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The Incest Horrible: Delimiting The Lawrence V. Texas Right To Sexual Autonomy, Y. Carson Zhou Jan 2016

The Incest Horrible: Delimiting The Lawrence V. Texas Right To Sexual Autonomy, Y. Carson Zhou

Michigan Journal of Gender & Law

Is the criminalization of consensual sex between close relatives constitutional in the wake of Lawrence v. Texas and Obergefell v. Hodges? Justice Scalia thought not. The substantive due process landscape has changed dramatically in response to the LGBTQ movement. Yet, when a girl in a sexual relationship with her father recently revealed in an anonymous interview with New York Magazine that they were planning to move to New Jersey, one of the only two states where incest was legal, the New Jersey legislature introduced with unprecedented speed a bill criminalizing incest. But who has the couple harmed? The very mention ...


Abortion And Informed Consent: How Biased Counseling Laws Mandate Violations Of Medical Ethics, Ian Vandewalker Jan 2012

Abortion And Informed Consent: How Biased Counseling Laws Mandate Violations Of Medical Ethics, Ian Vandewalker

Michigan Journal of Gender & Law

If we slightly change the facts of the story about the discouraging doctor, it becomes a story that happens every day. Abortion patients face attempts to discourage them from terminating their pregnancies like those the imaginary doctor used, as well as others-and state laws mandate these attempts. While the law of every state requires health care professionals to secure the informed consent of the patient before any medical intervention, over half of the states place additional requirements on legally effective informed consent for abortion. These laws sometimes include features that have ethical problems, such as giving patients deceptive information. Unique ...


When Sixteen Ain't So Sweet: Rethinking The Regulation Of Adolescent Sexuality, Nicole Phillis Jan 2011

When Sixteen Ain't So Sweet: Rethinking The Regulation Of Adolescent Sexuality, Nicole Phillis

Michigan Journal of Gender & Law

Legally speaking, sexual maturity poses a significant enough liberty interest for a minor to make medical decisions regarding contraceptive medicine or to choose motherhood without parental involvement, but not quite enough for her to obtain an abortion independently. The law incentivizes teenage motherhood by only granting decisional autonomy to those minors who choose to have a child; the minor female's right to procreate vests regardless of her individual maturity. The law discourages teenage abortions by using the choice to terminate a pregnancy to trigger a presumption of immaturity; the minor female's abortion right is pitted against personal autonomy ...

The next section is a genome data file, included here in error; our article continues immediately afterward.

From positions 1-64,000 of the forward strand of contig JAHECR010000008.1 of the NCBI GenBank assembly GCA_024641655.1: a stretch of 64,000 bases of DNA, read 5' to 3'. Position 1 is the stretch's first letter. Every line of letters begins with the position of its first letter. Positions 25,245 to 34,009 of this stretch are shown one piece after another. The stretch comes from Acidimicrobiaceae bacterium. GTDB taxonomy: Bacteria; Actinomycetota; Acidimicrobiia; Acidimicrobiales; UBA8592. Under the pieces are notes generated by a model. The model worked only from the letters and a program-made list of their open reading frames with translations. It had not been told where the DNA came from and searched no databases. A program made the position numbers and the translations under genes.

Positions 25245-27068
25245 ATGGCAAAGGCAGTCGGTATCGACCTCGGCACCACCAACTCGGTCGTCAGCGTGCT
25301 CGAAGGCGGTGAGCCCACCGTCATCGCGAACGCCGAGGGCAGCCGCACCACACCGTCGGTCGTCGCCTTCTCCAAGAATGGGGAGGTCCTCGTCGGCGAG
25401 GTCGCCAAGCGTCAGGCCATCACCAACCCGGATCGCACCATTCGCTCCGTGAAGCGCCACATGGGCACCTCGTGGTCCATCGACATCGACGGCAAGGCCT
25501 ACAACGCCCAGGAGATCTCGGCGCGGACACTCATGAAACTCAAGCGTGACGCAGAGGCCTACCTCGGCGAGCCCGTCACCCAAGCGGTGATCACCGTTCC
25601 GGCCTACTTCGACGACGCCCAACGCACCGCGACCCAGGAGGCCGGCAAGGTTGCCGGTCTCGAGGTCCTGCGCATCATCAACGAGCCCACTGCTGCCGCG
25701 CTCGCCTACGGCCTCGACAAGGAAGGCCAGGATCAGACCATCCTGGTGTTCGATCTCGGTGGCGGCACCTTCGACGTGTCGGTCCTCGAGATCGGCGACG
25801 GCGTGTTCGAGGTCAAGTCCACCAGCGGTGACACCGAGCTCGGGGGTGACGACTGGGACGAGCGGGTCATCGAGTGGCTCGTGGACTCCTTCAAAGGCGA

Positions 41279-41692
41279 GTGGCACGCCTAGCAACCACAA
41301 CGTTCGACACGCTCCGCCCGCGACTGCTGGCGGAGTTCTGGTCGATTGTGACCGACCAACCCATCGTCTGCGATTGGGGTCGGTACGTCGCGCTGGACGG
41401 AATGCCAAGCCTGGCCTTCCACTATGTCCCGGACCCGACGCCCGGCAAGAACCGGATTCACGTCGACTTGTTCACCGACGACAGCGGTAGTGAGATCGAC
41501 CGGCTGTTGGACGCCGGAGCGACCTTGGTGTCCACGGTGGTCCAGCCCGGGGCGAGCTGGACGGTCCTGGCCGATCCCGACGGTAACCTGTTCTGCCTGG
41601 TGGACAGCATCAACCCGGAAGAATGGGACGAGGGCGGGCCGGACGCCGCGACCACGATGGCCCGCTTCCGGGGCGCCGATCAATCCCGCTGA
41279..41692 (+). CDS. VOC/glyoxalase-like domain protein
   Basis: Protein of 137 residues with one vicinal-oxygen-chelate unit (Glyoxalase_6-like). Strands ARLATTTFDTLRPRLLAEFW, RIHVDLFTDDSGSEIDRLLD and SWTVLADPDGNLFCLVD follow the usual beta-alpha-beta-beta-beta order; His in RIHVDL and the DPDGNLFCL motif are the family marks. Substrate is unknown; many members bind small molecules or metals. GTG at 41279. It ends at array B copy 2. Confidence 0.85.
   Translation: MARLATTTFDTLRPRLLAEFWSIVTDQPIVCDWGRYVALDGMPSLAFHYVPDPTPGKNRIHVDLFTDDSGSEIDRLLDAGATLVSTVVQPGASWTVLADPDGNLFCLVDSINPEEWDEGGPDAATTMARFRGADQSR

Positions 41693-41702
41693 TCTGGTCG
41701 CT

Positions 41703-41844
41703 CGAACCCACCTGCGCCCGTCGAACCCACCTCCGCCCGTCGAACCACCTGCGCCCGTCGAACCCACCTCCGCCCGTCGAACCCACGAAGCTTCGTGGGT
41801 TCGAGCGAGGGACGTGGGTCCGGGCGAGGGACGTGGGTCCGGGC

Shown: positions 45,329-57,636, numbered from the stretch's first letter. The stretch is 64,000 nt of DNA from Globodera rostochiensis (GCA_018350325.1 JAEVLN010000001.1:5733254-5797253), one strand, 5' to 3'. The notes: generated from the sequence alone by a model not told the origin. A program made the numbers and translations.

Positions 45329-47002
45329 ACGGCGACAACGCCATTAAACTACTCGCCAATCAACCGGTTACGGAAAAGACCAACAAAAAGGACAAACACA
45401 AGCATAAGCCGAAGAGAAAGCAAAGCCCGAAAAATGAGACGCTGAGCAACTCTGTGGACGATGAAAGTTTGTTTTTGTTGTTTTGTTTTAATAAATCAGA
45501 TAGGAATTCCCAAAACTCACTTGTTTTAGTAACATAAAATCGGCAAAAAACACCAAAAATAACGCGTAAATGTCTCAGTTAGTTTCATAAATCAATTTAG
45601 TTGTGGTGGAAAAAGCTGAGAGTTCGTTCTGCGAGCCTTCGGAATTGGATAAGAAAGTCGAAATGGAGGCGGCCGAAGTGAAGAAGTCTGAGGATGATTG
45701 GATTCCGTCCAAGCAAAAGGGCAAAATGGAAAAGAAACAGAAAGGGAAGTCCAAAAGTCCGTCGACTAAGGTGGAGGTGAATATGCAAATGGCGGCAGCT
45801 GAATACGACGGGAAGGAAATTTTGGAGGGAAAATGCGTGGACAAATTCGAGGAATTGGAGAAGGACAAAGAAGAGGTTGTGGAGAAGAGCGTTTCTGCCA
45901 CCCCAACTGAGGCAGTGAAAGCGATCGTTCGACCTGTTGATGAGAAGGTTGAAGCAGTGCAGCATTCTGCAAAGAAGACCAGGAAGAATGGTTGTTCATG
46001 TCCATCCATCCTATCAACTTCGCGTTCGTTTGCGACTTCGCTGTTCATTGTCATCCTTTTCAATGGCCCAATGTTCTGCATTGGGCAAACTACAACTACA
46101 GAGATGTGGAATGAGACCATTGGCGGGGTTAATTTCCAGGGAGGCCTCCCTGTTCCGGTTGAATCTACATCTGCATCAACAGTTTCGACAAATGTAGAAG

The Failure Of Consent: Re-Conceptualizing Rape As Sexual Abuse Of Power, Michal Buchhandler-Raphael Jan 2011

The Failure Of Consent: Re-Conceptualizing Rape As Sexual Abuse Of Power, Michal Buchhandler-Raphael

Michigan Journal of Gender & Law

This Article argues that while rape law reform has accomplished significant changes in the past decades, the reform has since stalled. The contemporary focus on the element of consent might account for this stagnation. This move has both failed to effect instrumental change in the courts as well as in social norms, and is conceptually flawed and normatively misguided. The practical result of these deficiencies is that rape, as defined by our criminal justice system, bears little resemblance to the various forms of sexual abuses that are inflicted on victims. While rape law typically criminalizes only the physically violent sexual ...


Sex Education And Rape, Michelle J. Anderson Jan 2010

Sex Education And Rape, Michelle J. Anderson

Michigan Journal of Gender & Law

In the law of rape, consent has been and remains a gendered concept. Consent presumes female acquiescence to male sexual initiation. It presumes a man desires to penetrate a woman sexually. It presumes the woman willingly yields to the man's desires. It does not presume, and of course does not require, female sexual desire. Consent is what the law calls it when he advances and she does not put up a fight. I have argued elsewhere that the kind of thin consent that the law focuses on is not enough ethically and it should not be enough legally to ...


Rethinking Consent In A Big Love Way, Cheryl Hanna Jan 2010

Rethinking Consent In A Big Love Way, Cheryl Hanna

Michigan Journal of Gender & Law